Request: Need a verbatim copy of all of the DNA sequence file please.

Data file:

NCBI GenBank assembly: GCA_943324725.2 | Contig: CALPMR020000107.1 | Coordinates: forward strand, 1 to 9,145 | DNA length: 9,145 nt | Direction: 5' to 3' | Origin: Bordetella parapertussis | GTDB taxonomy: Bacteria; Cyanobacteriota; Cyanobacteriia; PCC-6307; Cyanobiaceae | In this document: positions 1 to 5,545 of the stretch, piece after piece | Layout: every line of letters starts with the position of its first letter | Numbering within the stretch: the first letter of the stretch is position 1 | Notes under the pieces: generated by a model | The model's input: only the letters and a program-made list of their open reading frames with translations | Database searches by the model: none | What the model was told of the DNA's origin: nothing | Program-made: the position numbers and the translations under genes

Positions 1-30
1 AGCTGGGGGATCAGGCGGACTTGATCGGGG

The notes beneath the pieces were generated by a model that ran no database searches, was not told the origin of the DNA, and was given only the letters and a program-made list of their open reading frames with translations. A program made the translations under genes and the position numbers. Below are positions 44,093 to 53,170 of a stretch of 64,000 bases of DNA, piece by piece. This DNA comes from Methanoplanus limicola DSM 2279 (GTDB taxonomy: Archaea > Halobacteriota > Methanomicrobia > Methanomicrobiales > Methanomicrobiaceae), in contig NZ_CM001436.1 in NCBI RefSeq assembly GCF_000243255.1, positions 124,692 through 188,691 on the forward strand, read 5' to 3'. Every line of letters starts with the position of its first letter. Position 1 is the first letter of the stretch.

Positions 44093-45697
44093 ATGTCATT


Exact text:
NCBI GenBank assembly: GCA_943324725.2 | Contig: CALPMR020000107.1 | Coordinates: forward strand, 1 to 9,145 | DNA length: 9,145 nt | Direction: 5' to 3' | Origin: Bordetella parapertussis | GTDB taxonomy: Bacteria; Cyanobacteriota; Cyanobacteriia; PCC-6307; Cyanobiaceae | In this document: positions 1 to 5,545 of the stretch, piece after piece | Layout: every line of letters starts with the position of its first letter | Numbering within the stretch: the first letter of the stretch is position 1 | Notes under the pieces: generated by a model | The model's input: only the letters and a program-made list of their open reading frames with translations | Database searches by the model: none | What the model was told of the DNA's origin: nothing | Program-made: the position numbers and the translations under genes

Positions 1-30
1 AGCTGGGGGATCAGGCGGACTTGATCGGGG

The notes beneath the pieces were generated by a model that ran no database searches, was not told the origin of the DNA, and was given only the letters and a program-made list of their open reading frames with translations. A program made the translations under genes and the position numbers. Below are positions 44,093 to 53,170 of a stretch of 64,000 bases of DNA, piece by piece. This DNA comes from Methanoplanus limicola DSM 2279 (GTDB taxonomy: Archaea > Halobacteriota > Methanomicrobia > Methanomicrobiales > Methanomicrobiaceae), in contig NZ_CM001436.1 in NCBI RefSeq assembly GCF_000243255.1, positions 124,692 through 188,691 on the forward strand, read 5' to 3'. Every line of letters starts with the position of its first letter. Position 1 is the first letter of the stretch.

Positions 44093-45697
44093 ATGTCATT